Just as a side note, the reader that sent me a letter back in early November, was accidentally shredded and I would appreciate it if you could resend it in to me at my office address located at the end of my column.
Are you in a situation whereby you are not sure whether or not to upgrade and purchase a larger home in a better location for your growing family or then again, staying and enlarging your current domicile and add as many of your “wish list” “bells and whistles” as you always wanted?
You obviously must weigh the pros and cons of considering this very important decision. Have you been searching for a new home and due to the historically low housing inventory, choices being slim and limited in what you are looking for in a “dream home”?
Is the S.A.L.T. tax another issue in your decision making, because you want or would like to pay as close to the ten thousand dollars maximum deduction as possible or is this not a factor? Are you looking for a move-in, mint and diamond condition new home or will you consider a fixer-upper that has more space than you currently have and/or a more desirable location?
Which will be easier to do, to keep looking and hope that something will pop up during the winter months when there is much less competition from other anxious and hungry purchasers searching for a similar property?
These may be challenges, but they can be minimized and solved if only you have a carefully laid out plan; as I always say, “if you fail to plan, then you may plan to fail.” You need to look at the expense of moving as opposed to staying in your current home, figuring out your budget to renovate and upgrade your current home.
Will you want to or can you stay in your home in one area and be comfortable enough, while you start and finish the renovation in the other section; and then stay in the finished area while you do the other half? Moving would seem the easiest way to go, only if “all the stars lined up in a row” and the timing (luck) was perfect and you could find that elusive home that meets almost all your requirements.
But the $64,000 question is when will that happen? I always advise my clientele to figure out what’s most crucial on their “needs list” and realize and go through what they are willing to trade-off, that maybe can be added at a later time once they move in. Sometimes it’s also, “champagne tastes and beer pockets.”
One must have the available money as well as first and foremost, the letter from your lender that you are qualified to purchase and at what price point. Maybe you can calculate how you might stretch your budget just a bit to secure the home you really need and want, anticipating the additional expense will pay off in the long run.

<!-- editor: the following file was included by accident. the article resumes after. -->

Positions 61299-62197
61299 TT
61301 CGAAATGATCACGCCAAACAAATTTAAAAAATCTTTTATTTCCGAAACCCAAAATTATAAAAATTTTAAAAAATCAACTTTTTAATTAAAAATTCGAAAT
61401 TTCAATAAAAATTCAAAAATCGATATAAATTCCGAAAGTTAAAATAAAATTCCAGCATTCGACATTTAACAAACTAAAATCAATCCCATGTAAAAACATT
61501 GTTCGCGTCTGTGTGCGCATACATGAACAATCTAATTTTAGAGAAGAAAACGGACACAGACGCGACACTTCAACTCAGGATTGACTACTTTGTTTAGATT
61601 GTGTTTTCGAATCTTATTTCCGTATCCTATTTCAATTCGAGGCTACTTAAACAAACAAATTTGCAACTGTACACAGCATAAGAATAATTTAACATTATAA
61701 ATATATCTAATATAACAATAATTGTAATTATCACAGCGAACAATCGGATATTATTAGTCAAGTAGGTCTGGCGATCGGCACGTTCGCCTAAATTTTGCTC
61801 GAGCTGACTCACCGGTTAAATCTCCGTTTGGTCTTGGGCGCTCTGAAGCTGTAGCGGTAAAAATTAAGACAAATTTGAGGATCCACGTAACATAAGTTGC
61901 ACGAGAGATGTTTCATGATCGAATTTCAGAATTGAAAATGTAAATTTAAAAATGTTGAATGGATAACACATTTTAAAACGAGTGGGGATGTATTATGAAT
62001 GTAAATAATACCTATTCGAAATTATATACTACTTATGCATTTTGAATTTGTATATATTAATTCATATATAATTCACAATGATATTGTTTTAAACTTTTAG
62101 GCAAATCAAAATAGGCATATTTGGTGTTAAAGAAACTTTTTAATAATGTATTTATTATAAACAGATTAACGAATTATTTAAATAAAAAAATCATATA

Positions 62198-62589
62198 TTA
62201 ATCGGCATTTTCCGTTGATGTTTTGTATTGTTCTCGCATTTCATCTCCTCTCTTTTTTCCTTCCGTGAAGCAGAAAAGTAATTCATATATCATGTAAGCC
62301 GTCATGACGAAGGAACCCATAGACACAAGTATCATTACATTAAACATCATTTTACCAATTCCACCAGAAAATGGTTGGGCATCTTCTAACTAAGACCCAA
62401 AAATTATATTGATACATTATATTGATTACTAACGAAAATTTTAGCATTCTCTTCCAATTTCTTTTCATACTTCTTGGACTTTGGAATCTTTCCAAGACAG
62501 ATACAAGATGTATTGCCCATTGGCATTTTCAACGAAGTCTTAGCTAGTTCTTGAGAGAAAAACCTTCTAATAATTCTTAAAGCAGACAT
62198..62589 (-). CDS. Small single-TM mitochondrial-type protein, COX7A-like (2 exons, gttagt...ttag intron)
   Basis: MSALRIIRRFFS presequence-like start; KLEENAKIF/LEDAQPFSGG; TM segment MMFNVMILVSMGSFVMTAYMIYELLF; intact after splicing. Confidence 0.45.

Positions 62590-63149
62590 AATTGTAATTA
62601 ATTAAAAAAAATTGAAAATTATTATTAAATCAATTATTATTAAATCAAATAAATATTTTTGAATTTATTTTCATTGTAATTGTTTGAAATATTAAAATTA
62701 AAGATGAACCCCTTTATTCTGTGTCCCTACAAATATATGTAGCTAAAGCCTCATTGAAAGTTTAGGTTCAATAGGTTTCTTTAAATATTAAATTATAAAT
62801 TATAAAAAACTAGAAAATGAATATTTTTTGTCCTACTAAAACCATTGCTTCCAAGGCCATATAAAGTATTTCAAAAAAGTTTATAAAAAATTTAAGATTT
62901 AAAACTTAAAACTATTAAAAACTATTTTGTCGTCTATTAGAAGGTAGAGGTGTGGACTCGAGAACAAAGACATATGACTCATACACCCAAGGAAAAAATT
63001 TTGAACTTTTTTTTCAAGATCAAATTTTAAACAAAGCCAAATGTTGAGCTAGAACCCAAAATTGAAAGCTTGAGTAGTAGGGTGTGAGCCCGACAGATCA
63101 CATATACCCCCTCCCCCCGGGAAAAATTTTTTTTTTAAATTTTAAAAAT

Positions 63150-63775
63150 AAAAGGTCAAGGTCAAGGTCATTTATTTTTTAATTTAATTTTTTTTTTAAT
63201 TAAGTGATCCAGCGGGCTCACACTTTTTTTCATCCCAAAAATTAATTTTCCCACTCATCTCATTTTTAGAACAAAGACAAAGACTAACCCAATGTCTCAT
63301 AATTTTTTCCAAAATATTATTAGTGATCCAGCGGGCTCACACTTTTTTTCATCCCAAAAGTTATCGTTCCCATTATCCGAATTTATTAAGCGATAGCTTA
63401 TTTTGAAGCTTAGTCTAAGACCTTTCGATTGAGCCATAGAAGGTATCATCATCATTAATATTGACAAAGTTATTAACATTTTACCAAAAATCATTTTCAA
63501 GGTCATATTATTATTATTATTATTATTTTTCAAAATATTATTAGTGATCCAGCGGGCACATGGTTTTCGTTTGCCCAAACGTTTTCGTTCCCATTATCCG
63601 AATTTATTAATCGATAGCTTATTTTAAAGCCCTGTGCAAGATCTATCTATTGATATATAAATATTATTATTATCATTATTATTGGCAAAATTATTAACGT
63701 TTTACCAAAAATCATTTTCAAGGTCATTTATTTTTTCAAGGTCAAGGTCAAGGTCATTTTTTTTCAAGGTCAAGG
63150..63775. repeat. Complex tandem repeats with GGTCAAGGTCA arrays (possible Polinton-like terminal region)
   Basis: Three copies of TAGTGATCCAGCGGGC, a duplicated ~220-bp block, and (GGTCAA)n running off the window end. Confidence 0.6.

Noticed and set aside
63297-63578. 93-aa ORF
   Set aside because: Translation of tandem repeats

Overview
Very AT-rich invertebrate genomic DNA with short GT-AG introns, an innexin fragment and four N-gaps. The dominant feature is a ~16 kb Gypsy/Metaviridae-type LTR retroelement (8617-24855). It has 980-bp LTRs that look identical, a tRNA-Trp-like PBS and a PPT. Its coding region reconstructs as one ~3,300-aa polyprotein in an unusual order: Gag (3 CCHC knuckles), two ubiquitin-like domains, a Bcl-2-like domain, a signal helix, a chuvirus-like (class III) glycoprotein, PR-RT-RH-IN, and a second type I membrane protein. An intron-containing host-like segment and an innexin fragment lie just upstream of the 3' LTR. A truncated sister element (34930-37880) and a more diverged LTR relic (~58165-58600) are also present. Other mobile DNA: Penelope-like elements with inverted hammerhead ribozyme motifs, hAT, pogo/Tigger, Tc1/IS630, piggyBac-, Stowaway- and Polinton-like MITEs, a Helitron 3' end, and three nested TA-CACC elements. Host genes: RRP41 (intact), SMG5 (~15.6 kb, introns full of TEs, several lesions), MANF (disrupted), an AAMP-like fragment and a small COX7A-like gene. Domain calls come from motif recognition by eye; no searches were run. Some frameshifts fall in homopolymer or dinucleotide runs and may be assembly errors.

If you have younger children you probably will be staying in the home for at least twenty years or more, since people move after their children finish college, unless student debt keeps them in place. Those that secure higher-paying jobs would have the opportunity to move out sooner and either rent (which I absolutely don’t recommend), but figure out every angle to ascertain what you would need to do to have your children become a homeowner).
There is grant money of up to thirty-nine thousand dollars that you do not have to pay back in Nassau and Suffolk Counties, but there are income restrictions and you must reside in the home for at least 10 years(otherwise you would have to pay back the grant money), and it is only for the first time purchasers; however, you might have to go on a waitlist. Moreover, some banks are allowing the rollover of student debt into a fixed mortgage for thirty years! However, I would be very sure of your career position and path before considering that move.
Downsizing comes about when the expense and responsibilities are away too cumbersome and challenging to consider staying any longer, especially if your home is larger than is necessary at the present time.
Cutting costs is always a good idea, but for those who are healthy and can afford to stay in place and don’t mind the chores and upkeep; then staying put in familiar surroundings is a positive reinforcement and sometimes keeps you in a healthier physical and mental state of mind.
We are creatures of comfort and familiarity and don’t necessarily like change. It all depends on so many variables and it comes down also to, “whatever floats your boat.”
Today, many are living much longer, have part-time jobs or are still running their businesses and continue to reside on Long Island, which also is contributing to the lack of housing inventory.
Although more individuals and families are exiting New York than are relocating here; those that can afford to stay, I believe, have a lifestyle that is quite complete, beneficial and of excellent value, with the world-class Jones Beach and others, outstanding parks, entertainment, shopping, restaurants, wineries, and of course, the Big Apple NYC!
Philip A. Raices is the owner/Broker of Turn Key Real Estate at 3 Grace Ave Suite 180 in Great Neck. He has earned designations as a Graduate of the Realtor Institute and also as a Certified International Property Specialist. He can be reached by cell: (516) 647-4289 or by email: Phil@TurnKeyRealEstate.Com to answer any of your questions or concerns.